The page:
- Shoshana Shababo:The First Sephardic Female Writer in Israel Between Rejection and Acceptance
The 1930s and 1940s in Israel were characterized by a scarcity of Sephardic women writers. Women writing in Hebrew in those years included Shoshana Shababo, Dvora Baron, Elisheva, Nehama Pohatchevsky, Hemda Ben Yehuda, Shoshana Shrira, Pnina Kaspi, Batia Kahana, Sara Gluzman, Emma Levine, Rivka Alper, and Bracha Habas. Among them, Shababo (1910-1992) is the only one of Sephardic descent, and she remained the only known Sephardic woman writer in Israel until the early 1980s.1 Born in 1910 in Zichron Ya’acov, she published two novels: Maryah: Roman me-haye ha-nezirot ba-arets (Maria: A novel about the life of nuns in Eretz Israel) in 1932, when she was only twenty-two years old, and Ahavah bi-Tsefat (Love in Safed) a decade later. In addition, about forty of her short stories appeared in the literary sections of various newspapers of the time.
Shababo was a unique writer, a trailblazer, not only because she was Sephardic but also because her writing was founded on protofeminist, rebellious ideas. Her texts reflect her social views, which did not conform with those of the men who decided women’s place in literature. Her works received harsh criticism both from the public and from the literary establishment, which perceived her writing as lowbrow and lacking in literary value. Among the harsh reviews that Shababo received, perhaps the most significant was written by her literary teacher and former friend, Yehuda Burla.2 Burla attacked her in the Writers’ Association journal Moznayim immediately after the publication of Maryah, adopting in his review a sharp, severe, and humiliating tone: “For the first time we find here the infamous type of cheap romance novel whose entire essence is emptiness, all of its content is frivolity, all of its allure is the lack of truth and real life.”3 It is possible that Burla, one of the few Sephardic writers of the time who was cherished by the establishment, was concerned that Shababo would usurp his place of popularity; both authors incorporated romantic themes in their descriptions of Sephardic society. Burla’s critiques of Shababo therefore may reveal his writer’s envy and perhaps his fear that the student might surpass her teacher.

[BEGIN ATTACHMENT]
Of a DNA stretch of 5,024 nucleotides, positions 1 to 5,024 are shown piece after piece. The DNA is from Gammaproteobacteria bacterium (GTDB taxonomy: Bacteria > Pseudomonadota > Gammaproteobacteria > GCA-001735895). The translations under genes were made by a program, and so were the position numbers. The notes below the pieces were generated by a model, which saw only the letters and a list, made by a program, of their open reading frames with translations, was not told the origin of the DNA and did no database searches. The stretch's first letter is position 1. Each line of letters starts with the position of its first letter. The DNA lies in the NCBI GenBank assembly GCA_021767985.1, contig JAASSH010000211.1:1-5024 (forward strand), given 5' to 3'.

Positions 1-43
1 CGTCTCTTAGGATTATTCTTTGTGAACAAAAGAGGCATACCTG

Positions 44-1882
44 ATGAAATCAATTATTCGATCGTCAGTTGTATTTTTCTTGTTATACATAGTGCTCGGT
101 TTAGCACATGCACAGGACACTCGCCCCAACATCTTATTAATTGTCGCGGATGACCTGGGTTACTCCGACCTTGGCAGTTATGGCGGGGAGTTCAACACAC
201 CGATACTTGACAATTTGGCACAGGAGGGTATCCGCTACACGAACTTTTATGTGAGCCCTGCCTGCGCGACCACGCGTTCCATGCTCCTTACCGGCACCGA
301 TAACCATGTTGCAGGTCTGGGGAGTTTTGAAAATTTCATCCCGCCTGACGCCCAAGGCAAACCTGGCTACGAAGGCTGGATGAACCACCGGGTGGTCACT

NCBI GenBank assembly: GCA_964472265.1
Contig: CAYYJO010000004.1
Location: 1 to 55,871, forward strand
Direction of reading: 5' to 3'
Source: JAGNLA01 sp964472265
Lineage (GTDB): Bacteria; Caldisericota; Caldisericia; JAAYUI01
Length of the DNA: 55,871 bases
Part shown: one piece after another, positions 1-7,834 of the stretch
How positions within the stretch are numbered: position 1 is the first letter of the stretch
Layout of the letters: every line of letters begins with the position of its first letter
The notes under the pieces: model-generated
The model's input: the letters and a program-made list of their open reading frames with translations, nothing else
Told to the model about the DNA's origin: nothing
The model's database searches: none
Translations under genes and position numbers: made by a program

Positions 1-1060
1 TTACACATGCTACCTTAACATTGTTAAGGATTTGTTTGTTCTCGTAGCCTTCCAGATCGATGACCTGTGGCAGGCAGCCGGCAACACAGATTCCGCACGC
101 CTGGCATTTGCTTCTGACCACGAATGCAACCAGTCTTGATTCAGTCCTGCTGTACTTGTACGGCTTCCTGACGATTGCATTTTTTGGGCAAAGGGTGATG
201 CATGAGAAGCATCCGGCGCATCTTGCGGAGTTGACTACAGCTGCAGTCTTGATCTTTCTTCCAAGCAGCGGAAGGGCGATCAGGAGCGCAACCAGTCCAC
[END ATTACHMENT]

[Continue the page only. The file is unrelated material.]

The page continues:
At the time, a few critics wrote in praise of Shababo and her works and rebuffed Burla’s criticism, attributing the problems he described to the [End Page 253] innocence of a young writer and defending her talent and literary ability.4 Burla tried to apologize, but Shababo, deeply hurt, replied,
Honorable Mr. Burla,
Perhaps emotional remorse began troubling you after publishing your article … and you wrote a letter of apology to me, to correct the wrong you have done, however I am very sorry to inform you, that your letter caused me great grief and repugnance. Here you have reached the summit of lies and falsity! … You, Mr. Burla, attempt to encourage me to continue writing so that you can continue to note my literary talent and ability? You, who contemptuously reproached the publishing company who was willing to publish my book, you who saw my book as a badge of shame to Hebrew writers and literature . … I pity you, miserable Mr. Burla, for displaying such envy toward your former student for whom you have foreseen greatness . … In spite of your harsh verdict on my book “Maria,” I hereby publicly inform you that I know the malice in your heart! You called to ostracize me from literature and thought that after [sic] your “honest” pearls of criticism, when you called for termination of my writing, and rushed to give me a sanctimonious letter of “condolences,” but I assure you that you are throwing your arrows in vain! Your article and your letter did not break my spirit and I will write further, a number of works large and small, with fervor. And the future will judge us. … Believe me, Mr. Burla, that writing this is difficult for me. You are my teacher and my educator . … My heart aches on the occasion of your moral decline, your coarse attack on me is conclusive evidence of this. Yes, my...